How to Take Antibiotics without Side Effects

By | April 1, 2017
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There is a lot of talk and controversy about antibiotics nowadays. The negative aspects of conventional antibiotics are finally coming to light. Years of abuse and over prescribing led to the disastrous consequences of terrible health problems and our resistance to them. Constant exposure to antibiotics led to the spreading of superbugs that are resistant to an increasing number antibiotic drugs.  How did it all start? In 1928, Sir Alexander Fleming discovered the antibacterial power of the mold Penicillium notatum. Soon after the pharmaceutical industry took notice of it and created our modern day antibiotics. Even though it was a natural healing agent able to destroy Staphylococcus aureus and other bacteria, the industry heavily abused the goodness it provided. Excessive exposure to antibiotics also dangeroulsy affects your gastrointestinal health, which can predispose you to many diseases.

But did you know that over 90 percent of the DNA in your body is not really yours? It belongs to a long list of various  microbes. So your well being depends on these microorganisms living inside you. Thus, it is very important to replenish the good bacteria that are killed by antibiotics taken with certain foods.

So if you must take antibiotics, follow these suggestions to avoid many side effects:

  • Take probiotics.Probiotics are microorganisms composed of beneficial bacteria that replenish the microflora in your gastrointestinal tract (which aids in digestion and immune enhancement). Probiotics (good bacteria) defends your body against dangerous invaders.  It’s essential to have plenty of these friendly bacteria to prevent a wide range of health problems. Here are a few sources of probiotics:YogurtKefir.

How Do They Work? (From Webmd.com)

Researchers are trying to figure out exactly how probiotics work. Here are some of the ways they may keep you healthy:

  • When you lose “good” bacteria in your body (like after you take antibiotics, for example), probiotics can help replace them.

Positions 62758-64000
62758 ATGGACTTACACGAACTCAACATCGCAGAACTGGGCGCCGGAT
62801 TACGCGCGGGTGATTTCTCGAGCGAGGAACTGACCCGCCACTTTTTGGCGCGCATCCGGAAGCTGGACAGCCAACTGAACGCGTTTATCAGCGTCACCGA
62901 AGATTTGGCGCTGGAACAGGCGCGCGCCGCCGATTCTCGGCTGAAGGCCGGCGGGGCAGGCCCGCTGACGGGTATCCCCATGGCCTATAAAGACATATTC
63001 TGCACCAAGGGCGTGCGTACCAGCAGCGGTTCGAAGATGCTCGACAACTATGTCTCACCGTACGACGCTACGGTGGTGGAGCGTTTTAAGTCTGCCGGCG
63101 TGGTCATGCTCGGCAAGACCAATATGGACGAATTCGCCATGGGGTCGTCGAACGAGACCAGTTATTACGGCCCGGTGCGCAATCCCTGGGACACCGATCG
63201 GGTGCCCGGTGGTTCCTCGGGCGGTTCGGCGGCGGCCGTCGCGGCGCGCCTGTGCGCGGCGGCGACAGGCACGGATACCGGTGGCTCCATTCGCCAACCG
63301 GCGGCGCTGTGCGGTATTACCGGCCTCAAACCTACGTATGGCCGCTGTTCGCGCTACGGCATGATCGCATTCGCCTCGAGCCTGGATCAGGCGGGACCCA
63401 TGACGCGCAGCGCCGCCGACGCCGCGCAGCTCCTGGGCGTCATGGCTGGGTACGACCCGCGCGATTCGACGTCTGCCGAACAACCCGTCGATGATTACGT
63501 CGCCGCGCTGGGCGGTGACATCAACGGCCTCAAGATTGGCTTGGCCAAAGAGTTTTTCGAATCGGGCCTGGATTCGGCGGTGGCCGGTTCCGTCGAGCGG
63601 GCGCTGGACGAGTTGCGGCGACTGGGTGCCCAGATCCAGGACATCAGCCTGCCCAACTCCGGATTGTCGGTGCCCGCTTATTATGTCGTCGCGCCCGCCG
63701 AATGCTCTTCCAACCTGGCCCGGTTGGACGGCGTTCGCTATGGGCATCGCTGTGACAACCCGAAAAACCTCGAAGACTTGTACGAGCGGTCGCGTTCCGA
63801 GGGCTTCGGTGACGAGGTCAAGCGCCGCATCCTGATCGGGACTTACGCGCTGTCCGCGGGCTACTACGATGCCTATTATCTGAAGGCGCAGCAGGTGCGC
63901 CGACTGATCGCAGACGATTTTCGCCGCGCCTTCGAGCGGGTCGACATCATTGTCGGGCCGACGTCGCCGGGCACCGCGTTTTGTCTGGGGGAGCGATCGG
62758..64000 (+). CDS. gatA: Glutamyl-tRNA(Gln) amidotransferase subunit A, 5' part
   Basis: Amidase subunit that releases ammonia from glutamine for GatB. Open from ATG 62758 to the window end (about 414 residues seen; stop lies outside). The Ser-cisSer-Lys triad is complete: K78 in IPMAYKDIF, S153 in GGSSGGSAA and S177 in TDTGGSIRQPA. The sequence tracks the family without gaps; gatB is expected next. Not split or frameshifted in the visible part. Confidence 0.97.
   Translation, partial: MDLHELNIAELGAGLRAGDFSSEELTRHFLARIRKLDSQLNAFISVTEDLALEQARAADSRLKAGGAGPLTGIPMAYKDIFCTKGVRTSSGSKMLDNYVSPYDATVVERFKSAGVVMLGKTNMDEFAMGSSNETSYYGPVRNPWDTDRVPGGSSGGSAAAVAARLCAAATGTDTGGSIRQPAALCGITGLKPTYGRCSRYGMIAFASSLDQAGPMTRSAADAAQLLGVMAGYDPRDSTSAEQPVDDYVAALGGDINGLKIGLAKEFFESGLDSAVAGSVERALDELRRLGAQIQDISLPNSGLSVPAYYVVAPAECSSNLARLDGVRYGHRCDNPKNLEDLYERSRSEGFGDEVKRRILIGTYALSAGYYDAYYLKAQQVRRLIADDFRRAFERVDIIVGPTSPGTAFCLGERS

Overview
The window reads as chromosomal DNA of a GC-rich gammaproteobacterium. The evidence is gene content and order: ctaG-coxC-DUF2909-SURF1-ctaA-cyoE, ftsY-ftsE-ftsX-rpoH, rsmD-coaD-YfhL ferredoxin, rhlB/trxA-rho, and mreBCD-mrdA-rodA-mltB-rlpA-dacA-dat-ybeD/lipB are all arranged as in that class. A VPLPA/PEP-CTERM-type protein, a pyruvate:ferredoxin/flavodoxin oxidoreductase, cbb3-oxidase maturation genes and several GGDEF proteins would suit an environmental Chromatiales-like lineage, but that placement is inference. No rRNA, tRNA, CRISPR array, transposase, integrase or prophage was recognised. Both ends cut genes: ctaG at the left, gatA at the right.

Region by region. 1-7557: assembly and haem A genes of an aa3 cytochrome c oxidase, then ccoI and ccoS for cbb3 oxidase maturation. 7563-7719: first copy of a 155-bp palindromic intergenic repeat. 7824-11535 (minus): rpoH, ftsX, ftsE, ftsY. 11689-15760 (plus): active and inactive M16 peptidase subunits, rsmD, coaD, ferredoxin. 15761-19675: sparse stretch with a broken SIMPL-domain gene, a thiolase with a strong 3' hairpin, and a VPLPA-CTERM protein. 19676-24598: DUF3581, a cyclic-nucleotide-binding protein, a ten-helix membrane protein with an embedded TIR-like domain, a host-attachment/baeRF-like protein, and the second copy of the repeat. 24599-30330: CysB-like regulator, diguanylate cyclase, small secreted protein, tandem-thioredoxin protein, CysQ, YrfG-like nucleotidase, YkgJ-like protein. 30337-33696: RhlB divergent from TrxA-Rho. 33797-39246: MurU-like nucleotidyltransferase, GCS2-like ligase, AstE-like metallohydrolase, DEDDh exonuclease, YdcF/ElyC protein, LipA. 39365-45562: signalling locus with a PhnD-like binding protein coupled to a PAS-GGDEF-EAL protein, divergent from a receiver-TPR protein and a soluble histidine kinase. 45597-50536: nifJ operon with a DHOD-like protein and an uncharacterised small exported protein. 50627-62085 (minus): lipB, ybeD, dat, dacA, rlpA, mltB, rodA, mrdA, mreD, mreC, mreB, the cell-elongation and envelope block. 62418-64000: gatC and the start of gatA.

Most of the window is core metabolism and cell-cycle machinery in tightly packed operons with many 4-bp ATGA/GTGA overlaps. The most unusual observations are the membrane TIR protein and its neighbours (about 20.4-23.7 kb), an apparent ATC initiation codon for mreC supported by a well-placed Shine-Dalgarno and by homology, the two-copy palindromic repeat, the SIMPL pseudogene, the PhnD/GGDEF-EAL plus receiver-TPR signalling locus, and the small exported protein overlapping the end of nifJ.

• They can help balance your “good” and “bad” bacteria to keep your body working like it should.

Types of Probiotics

Many types of bacteria are classified as probiotics. They all have different benefits, but most come from two groups. Ask your doctor about which might best help you.

Lactobacillus. This may be the most common probiotic. It’s the one you’ll find in yogurt and other fermented foods. Different strains can help with diarrhea and may help with people who can’t digest lactose, the sugar in milk.

Bifidobacterium. You can also find it in some dairy products. It may help ease the symptoms of irritable bowel syndrome (IBS) and some other conditions.

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What Do They Do?

Probiotics help move food through your gut. Researchers are still trying to figure out which are best for certain health problems. Some common conditions they treat are:

  • Irritable bowel syndrome
  • Inflammatory bowel disease (IBD)
  • Infectious diarrhea (caused by viruses, bacteria, or parasites)
  • Antibiotic-related diarrhea

There is also some research to show they help with problems in other parts of your body. For example, some people say they have helped with:

  • Skin conditions, like eczema
  • Urinary and vaginal health
  • Preventing allergies and colds
  • Oral health

How to Use Them Safely

The FDA regulates probiotics like foods, not like medications. Unlike drug companies, makers of probiotic supplements don’t have to show their products are safe or that they work. Ask your doctor for more information about the correct product and dose for you.

 

  • Take Colloidal Silver. According to the latest research, colloidal silver can make antibiotics up to 1,000 times more effective.  As reported by Medical News Today:
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“…[N]ot only did silver boost the ability of a broad range of commonly used antibiotics so as to stop mice dying of otherwise lethal infections, but it made at least one resistant bacterium succumb to antibiotics again. The addition of silver also broadened the effect of vancomycin, an antibiotic that is usually only effective at killing Gram-positive bacteria like Staph and Strep; aided by silver it killed Gram-negative bacteria such as those that cause food poisoning and dangerous hospital-acquired infections.”

  • According to  Mercola, “Silver interferes with the bacteria’s metabolism, increasing production of reactive oxygen species(ROS); products of normal oxygen consuming metabolic processes in your body that, in excess, can damage cell membranes and DNA. Many antibiotics are believed to kill bacteria by producing ROS compounds, and here, the researchers found that adding a small amount of silver boosted the antibiotic’s ability to kill anywhere from 10 and 1,000 times more bacteria.”
  • Eat fermented foods throughout a day.Fermented products normalize digestion: lactobacteria excrete nutrients, including vitamins B and K. These include:
    Kimchi –  fermented Chinese cabbage; Sour kraut. Can be bought in the store or prepared at home.Apple cider vinegar. Can be added to homemade sauces, marinades.
  • Kombucha
  • It is a living fermentation. It contains high levels of enzymes and is enriched with vitamins.

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